Analysis: Impact on pubs of new Anti-Social Behaviour legislation

By Helen Gilbert

- Last updated on GMT

Related tags: Anti-social behaviour, Complaint, Pleading, Antisocial personality disorder, British beer & pub association

Under the new legislation, police and local authorities can force a pub to shut within 24 hours
Under the new legislation, police and local authorities can force a pub to shut within 24 hours
Helen Gilbert assesses the industry’s fears about the new Anti-Social Behaviour Bill.

The trade is being urged to keep an eye on ‘creeping closure powers’ amid concerns that the new Anti-Social Behaviour Bill could be used “as a weapon of first, not last resort”.

Industry bodies and legal experts issued the caution in response to the forthcoming legislation, which is designed to overhaul the existing system for dealing with anti-social behaviour.

Under proposals contained in the Bill, which is expected to become law in the spring, individuals and problem licensed premises will be targeted.

Four existing closure powers will be combined into one civil power — the community protection order (closure), enabling police and local authorities to force a pub to shut down within 24 hours for up to 48 hours, if there has been — or is likely to be — nuisance or disorder relating to the venue.

An application may then be made to the magistrates’ court to extend the closure order for up to a maximum of six months.

Community trigger

A ‘community trigger’ has also been proposed to ensure that the police or local authorities respond to persistent complaints made by residents or the community.

How this will be implemented will be decided by each area’s police and  crime commissioner, but the Government has indicated that the trigger could be prompted when five individuals from different households have complained, or the same individual has complained three times and no action has been taken.

The proposals have sparked concern that the community power will be used against otherwise responsible operators.

“There is a fear that it will be used as a weapon of first, not last resort,” claims Kate Nicholls, strategic affairs director at the Association of Licensed Multiple Retailers.

“This is part of an increasing trend in licensing where controls are localised and discretionary powers can be applied by local authorities as they see fit.

“This results in a lack of transparency for operators and makes it very difficult to plan with any certainty. The problem here is that there is no definition as to what is a persistent complaint and what type of complaint can trigger action.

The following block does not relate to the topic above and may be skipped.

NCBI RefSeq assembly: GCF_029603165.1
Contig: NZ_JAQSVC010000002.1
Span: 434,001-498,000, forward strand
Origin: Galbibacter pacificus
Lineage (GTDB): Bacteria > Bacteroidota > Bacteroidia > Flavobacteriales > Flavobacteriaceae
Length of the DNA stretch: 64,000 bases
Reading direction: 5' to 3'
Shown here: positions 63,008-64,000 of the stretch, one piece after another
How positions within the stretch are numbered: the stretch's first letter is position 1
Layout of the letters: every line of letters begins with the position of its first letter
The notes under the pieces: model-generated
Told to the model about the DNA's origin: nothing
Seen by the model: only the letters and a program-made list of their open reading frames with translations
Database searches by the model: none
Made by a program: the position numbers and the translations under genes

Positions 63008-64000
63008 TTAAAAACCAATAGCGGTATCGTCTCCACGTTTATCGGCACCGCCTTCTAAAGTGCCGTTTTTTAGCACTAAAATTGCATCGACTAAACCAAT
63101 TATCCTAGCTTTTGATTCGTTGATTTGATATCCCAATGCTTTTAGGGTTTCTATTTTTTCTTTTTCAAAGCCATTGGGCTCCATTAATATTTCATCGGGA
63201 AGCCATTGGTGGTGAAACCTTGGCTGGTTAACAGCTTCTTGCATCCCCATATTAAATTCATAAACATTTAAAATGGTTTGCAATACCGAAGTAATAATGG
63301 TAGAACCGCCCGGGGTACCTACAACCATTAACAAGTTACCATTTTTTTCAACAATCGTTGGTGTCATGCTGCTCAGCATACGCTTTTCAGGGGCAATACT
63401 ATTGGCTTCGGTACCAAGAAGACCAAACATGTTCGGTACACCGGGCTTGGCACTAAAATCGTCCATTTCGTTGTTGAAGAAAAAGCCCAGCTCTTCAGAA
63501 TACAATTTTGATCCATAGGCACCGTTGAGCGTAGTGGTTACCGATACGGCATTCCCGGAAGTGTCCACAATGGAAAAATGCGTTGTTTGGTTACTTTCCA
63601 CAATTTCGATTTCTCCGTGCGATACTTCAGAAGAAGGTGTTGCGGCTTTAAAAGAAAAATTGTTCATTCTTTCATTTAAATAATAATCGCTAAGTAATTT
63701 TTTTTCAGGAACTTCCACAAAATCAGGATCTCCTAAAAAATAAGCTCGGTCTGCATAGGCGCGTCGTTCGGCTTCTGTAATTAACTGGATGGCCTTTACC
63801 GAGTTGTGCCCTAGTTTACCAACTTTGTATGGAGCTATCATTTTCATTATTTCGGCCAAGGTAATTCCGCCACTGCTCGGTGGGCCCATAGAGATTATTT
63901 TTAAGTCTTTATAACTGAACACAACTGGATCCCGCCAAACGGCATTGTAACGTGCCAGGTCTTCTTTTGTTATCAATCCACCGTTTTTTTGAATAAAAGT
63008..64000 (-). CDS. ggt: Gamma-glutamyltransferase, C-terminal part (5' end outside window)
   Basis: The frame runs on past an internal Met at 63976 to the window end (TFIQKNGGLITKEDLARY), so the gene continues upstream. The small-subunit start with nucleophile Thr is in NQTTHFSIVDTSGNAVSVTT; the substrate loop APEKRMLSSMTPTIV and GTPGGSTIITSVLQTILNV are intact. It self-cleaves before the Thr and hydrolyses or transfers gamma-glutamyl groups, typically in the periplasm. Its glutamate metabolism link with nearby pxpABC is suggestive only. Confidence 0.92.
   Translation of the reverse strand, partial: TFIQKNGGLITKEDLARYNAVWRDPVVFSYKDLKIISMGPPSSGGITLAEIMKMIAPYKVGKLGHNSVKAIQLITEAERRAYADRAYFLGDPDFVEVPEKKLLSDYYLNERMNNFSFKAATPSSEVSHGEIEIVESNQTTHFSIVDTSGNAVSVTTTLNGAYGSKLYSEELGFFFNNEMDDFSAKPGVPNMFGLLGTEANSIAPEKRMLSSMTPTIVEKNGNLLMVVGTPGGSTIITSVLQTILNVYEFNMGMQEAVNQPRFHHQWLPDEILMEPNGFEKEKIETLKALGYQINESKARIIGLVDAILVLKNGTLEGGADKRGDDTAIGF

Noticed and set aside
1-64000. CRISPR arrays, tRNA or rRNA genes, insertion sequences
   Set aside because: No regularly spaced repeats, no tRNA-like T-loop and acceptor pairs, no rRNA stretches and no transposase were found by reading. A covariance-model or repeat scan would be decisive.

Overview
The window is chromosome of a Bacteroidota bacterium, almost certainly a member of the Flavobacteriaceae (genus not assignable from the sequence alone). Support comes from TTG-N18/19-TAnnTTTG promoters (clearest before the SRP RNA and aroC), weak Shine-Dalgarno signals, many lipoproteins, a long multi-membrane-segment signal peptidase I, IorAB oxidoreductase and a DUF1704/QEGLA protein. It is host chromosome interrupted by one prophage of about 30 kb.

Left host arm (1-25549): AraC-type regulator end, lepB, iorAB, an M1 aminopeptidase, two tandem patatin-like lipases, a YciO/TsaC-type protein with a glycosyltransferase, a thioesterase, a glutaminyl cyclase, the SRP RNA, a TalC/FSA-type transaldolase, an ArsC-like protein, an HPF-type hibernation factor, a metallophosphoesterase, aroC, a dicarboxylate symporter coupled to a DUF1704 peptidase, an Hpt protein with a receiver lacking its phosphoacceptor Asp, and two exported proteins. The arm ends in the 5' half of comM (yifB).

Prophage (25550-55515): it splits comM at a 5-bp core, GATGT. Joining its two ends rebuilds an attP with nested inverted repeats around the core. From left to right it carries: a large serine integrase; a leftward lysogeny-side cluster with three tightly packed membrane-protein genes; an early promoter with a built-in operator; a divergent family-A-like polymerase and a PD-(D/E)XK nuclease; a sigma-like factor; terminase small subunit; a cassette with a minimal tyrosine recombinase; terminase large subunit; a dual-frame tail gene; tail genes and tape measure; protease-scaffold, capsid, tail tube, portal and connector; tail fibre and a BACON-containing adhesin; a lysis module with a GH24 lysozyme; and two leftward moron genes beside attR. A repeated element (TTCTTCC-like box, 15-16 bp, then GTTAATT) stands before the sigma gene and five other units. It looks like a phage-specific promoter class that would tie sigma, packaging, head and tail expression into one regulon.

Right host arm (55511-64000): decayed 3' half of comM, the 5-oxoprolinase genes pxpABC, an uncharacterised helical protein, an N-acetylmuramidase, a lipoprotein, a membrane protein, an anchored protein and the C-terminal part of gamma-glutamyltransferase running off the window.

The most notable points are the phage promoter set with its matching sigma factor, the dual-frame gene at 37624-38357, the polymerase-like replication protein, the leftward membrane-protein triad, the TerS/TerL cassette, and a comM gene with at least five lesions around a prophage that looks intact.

“We already have instances where even a single resident complaining can lead to a review and licensing restrictions, so this is a potentially worrying development — particularly when the power has the potential to be so Draconian, with total closure of the premises for up to six months.”

Safety net

Gareth Hughes, barrister at law firm Jeffrey Green Russell, says: “The risk is that some people will just make three phone calls and then the trigger kicks in. It could also be unduly burdensome for local authorities and police who will now have to act, whereas before they would not have to if it was not serious enough.”

However, crime prevention minister Norman Baker insists the community trigger is intended to be a “safety net for the public, not the first response when a problem occurs”.

He adds: “The community trigger will give victims of persistent anti-social behaviour a voice if they feel their complaints have been ignored or deemed too difficult to resolve.

“If the trigger is activated it will not automatically result in a review of a pub’s licence. In fact, any businesses that suffer from the effects of anti-social behaviour will be able to use the trigger to hold local agencies to account in exactly the same way as individual victims.”

'Woolly'

The British Beer & Pub Association, which is “monitoring the issue”, points out that, while the community trigger provisions do not exclude pubs, licensing authorities and the police would in practice already have to act on complaints from local residents about a pub under the “already extensive provisions in the Licensing Act”.

Legal expert Peter Coulson de-scribes the wording around the community protection order as “woolly”, and “very broadly phrased”.

“The powers under this particular part of the Bill are wide-ranging and presumably could be used to prevent music, use of a beer garden [noise], use of an exit or emission of kitchen fumes,” he says.

“All these issues are covered by other legislation, however, so it is unclear why such an additional measure would be needed for pubs.”

How licensees should prepare for the new legislation

Operators are advised to open channels of communication with neighbours and listen to concerns. “Just one complaining neighbour can have a huge effect. A big PR exercise is needed,” suggests Peter Coulson.

His views are echoed by Andy Grimsey, of licensing solicitors Poppleston Allen. “The legislation does give new rights to local people to demand action from local enforcement agencies, and there is always the risk for pubs that the publicity that will accompany the new Act may lead to residents using those rights.

"In my experience, however, local residents usually resort to the authorities only when the relationship with their local landlord has broken down.

“It’s even more important, therefore, to involve the community in coffee mornings or residents’ meetings in order to discover if there are any concerns about noise or antisocial behaviour that are bubbling under the surface.”

Related topics: Legislation

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